The doors of the hospital are open to sick children aged up to 18, who, in keeping with Ola Ghabbour’s vision of “giving back” to the community, are treated for free.

“This is an astonishing legacy for one person,” said Riad. “If you take even the rough numbers of children treated through her work over the years, you have to be looking at an enormous number of Egyptian kids who owe their life, in some fashion, to Ola Ghabbour’s efforts.”

And though the fame of Hospital 57375 brought her honors and accolades, they never went to her head. Humility and stubborn resistance to high living remained her hallmark traits until she passed away in 2013.

“She always refused to get anything for herself, to the extent that I used to take her out and buy things for her,” said Raouf Ghabbour. “If something was expensive, she would say ‘no’ to it. On our wedding anniversary or her birthday, I would bring her jewelry. She used to make a big fuss, saying, ‘Take these things back to the guy. Give me the cash, and I’ll give it to charity x, y, z.'”

And though she fought and lost to cancer — the foe she’d beaten so many times for the children — to the very end, she retained another of her traits: humor.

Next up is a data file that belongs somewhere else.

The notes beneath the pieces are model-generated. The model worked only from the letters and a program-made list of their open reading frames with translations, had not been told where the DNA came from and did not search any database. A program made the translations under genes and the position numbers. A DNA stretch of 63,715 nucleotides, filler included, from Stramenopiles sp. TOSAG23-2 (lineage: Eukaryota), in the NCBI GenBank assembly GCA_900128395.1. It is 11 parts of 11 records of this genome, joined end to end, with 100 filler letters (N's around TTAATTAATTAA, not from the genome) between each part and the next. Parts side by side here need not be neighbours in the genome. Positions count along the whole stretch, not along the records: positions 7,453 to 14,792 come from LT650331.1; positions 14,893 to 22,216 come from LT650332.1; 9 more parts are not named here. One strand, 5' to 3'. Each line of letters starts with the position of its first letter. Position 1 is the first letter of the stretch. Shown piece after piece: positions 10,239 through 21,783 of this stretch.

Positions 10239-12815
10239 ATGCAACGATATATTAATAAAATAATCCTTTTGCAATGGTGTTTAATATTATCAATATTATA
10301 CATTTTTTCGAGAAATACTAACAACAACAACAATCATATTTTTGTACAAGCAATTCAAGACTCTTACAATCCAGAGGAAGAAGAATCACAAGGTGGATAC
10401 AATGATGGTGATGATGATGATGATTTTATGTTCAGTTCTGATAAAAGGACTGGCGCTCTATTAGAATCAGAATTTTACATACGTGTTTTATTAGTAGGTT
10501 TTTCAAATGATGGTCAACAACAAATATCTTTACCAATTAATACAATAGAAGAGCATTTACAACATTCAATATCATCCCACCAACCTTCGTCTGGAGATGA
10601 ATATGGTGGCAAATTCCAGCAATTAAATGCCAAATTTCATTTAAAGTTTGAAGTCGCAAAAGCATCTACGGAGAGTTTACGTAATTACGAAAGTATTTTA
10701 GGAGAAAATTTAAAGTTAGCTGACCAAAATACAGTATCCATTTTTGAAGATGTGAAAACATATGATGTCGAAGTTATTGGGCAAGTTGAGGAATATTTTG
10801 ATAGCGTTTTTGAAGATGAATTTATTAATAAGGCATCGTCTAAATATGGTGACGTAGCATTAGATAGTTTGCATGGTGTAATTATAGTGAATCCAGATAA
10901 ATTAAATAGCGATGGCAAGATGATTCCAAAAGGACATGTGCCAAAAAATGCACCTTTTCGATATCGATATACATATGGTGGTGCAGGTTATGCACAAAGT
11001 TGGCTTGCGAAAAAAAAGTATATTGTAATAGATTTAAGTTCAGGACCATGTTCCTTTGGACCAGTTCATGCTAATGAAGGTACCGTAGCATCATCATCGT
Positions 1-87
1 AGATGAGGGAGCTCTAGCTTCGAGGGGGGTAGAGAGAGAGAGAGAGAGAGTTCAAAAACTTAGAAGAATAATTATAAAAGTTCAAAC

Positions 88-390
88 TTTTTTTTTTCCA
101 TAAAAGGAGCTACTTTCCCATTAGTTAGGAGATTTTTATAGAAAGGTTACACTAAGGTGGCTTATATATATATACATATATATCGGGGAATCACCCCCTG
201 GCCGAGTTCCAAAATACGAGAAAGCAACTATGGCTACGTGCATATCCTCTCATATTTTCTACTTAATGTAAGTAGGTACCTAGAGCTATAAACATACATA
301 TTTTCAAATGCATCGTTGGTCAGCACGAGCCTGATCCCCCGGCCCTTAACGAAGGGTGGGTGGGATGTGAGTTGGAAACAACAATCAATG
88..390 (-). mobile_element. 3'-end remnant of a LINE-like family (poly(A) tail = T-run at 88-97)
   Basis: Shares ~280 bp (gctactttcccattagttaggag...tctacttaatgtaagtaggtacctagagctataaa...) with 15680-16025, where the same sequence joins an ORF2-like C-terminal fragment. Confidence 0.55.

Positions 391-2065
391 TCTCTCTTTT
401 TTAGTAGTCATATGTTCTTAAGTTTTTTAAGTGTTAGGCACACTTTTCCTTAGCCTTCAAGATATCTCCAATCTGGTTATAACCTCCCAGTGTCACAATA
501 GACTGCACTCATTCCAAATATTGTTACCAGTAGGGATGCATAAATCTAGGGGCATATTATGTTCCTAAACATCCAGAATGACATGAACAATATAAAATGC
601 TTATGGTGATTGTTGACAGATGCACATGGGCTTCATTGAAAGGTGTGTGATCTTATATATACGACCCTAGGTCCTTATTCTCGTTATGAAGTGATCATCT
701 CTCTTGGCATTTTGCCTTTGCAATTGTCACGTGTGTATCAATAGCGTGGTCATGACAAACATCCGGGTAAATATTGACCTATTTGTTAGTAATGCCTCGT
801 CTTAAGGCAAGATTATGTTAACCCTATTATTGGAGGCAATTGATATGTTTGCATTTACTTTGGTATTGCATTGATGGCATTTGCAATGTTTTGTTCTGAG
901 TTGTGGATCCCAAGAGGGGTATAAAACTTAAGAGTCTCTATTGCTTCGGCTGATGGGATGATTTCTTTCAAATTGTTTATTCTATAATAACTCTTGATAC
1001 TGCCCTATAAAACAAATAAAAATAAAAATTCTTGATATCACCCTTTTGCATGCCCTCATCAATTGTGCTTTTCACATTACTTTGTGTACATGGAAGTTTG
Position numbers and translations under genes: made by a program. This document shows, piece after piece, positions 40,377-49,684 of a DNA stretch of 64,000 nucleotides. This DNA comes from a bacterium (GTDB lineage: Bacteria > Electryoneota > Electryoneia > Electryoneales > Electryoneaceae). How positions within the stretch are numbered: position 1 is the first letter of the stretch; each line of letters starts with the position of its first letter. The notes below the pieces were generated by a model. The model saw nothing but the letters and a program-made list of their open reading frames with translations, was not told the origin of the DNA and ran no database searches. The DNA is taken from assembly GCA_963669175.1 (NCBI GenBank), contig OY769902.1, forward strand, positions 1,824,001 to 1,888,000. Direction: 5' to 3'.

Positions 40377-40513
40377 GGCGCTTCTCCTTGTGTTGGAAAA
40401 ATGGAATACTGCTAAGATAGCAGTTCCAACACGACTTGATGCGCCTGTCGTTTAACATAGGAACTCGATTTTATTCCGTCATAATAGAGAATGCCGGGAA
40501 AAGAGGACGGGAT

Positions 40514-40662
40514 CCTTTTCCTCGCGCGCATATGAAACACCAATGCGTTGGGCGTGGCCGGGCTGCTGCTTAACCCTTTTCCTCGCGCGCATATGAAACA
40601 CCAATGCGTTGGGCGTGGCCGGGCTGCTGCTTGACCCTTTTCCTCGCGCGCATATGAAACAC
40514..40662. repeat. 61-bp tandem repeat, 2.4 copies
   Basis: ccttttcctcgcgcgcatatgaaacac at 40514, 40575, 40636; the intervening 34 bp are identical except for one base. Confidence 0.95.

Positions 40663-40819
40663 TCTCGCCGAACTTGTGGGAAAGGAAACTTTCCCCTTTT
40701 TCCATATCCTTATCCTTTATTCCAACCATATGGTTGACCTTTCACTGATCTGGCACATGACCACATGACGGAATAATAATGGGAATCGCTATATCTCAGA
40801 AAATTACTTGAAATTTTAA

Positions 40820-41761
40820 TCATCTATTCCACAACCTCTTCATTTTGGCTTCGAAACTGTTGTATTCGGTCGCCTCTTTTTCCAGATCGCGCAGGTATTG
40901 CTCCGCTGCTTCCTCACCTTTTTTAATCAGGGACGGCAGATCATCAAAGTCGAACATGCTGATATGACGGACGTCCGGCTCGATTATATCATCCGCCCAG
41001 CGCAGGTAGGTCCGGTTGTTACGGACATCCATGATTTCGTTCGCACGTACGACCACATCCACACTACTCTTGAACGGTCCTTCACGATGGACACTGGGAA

“Ola was the funniest person on Earth. She used to love laughing, and she made us all laugh. She was jadda3,” said Raouf Ghabbour. “She was someone you could rely on in all situations — she never lost her lucidity or judgment, even in the most difficult circumstances.”

In Egypt, where an estimated 8,400 children develop cancer each year, countless families lean on the the strength and the vision of Ola Ghabbour.

“Ola Ghabbour changed Egypt for the children, making it a more humane, more advanced, more caring place,” said Riad. “All of us who work for the children owe her a huge debt, because she changed Egypt for them, and for everyone who loves them.”

22 Young People + The Cairo Opera House. Could This Be Love?

Dressed to impress on the evening of the concert!
Dressed to impress on the evening of the concert!

Something really spectacular took place on the night of Oct. 23 at the Greater Theater of the Cairo Opera House!

Now that I’ve caught my breath from our 25th Anniversary Galas, I wanted to share what happened that evening, when 22 young people in our Not Alone program mingled with other music lovers at a concert.

I say “other music lovers” because I believe we all have an inborn, God-given love of music from an early age. That’s why we work to expose our programs’ participants to the arts — to nurture this love, and their talents.

The excitement all started when Dr. Mona Zaki, CEO of Global Strategic Consultants, arranged for 22 Not Alone participants, all university students, to attend a concert at the opera house along with their seven volunteer Reps.

Dr. Zaki, a professor at the American University in Cairo and sister of celebrated philanthropist and humanitarian Ola Ghabbour, made sure all the arrangements were in place for what promised to be a night of firsts.

For their part, the Reps took it upon themselves to go shopping with their “kids” for the proper attire for the event, and to educate them on what to expect.

The big night arrived, and as you can see from the photo above, the concert-goers were prepared!